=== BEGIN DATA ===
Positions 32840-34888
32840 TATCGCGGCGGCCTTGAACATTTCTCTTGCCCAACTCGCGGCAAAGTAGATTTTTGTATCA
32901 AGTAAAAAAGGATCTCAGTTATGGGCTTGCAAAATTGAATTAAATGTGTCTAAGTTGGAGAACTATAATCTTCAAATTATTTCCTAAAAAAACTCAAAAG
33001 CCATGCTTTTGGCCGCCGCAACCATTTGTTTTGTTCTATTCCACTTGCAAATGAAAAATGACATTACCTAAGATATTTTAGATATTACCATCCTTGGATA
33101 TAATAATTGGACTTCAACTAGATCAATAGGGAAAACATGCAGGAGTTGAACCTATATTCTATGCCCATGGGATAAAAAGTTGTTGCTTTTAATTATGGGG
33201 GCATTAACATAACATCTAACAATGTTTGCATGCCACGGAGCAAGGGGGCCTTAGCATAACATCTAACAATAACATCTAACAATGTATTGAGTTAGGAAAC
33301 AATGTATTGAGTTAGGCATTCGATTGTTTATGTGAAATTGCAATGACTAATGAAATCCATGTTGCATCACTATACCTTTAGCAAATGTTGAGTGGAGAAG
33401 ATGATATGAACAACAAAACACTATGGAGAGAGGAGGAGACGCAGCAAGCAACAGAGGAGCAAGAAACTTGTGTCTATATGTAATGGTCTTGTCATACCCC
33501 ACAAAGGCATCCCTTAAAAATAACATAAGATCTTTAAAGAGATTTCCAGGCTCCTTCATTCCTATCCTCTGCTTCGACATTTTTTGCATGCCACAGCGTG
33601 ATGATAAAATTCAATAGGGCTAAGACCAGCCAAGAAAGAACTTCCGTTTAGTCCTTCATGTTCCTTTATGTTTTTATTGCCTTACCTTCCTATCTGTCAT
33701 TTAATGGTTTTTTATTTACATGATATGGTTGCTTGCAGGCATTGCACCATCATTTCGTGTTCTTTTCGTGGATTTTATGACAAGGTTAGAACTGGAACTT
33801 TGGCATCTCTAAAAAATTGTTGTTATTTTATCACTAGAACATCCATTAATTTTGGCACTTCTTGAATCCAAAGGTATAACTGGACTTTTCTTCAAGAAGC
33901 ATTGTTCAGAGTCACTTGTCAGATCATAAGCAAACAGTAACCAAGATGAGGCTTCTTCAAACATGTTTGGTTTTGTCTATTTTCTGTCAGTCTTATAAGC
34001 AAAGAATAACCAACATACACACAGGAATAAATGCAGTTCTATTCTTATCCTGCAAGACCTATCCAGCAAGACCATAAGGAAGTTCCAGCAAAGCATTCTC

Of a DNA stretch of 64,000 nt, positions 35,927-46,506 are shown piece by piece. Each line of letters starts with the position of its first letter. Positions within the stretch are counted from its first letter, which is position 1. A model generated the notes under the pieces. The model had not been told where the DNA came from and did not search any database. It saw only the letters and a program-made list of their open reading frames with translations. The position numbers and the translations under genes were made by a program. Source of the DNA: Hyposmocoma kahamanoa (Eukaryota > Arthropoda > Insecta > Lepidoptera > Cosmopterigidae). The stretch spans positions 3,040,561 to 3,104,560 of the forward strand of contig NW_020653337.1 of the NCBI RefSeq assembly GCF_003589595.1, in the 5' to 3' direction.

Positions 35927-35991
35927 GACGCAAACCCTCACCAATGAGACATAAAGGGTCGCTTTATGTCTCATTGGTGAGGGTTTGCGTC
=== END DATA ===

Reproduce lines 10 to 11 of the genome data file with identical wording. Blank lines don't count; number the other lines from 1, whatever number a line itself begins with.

33601 ATGATAAAATTCAATAGGGCTAAGACCAGCCAAGAAAGAACTTCCGTTTAGTCCTTCATGTTCCTTTATGTTTTTATTGCCTTACCTTCCTATCTGTCAT
33701 TTAATGGTTTTTTATTTACATGATATGGTTGCTTGCAGGCATTGCACCATCATTTCGTGTTCTTTTCGTGGATTTTATGACAAGGTTAGAACTGGAACTT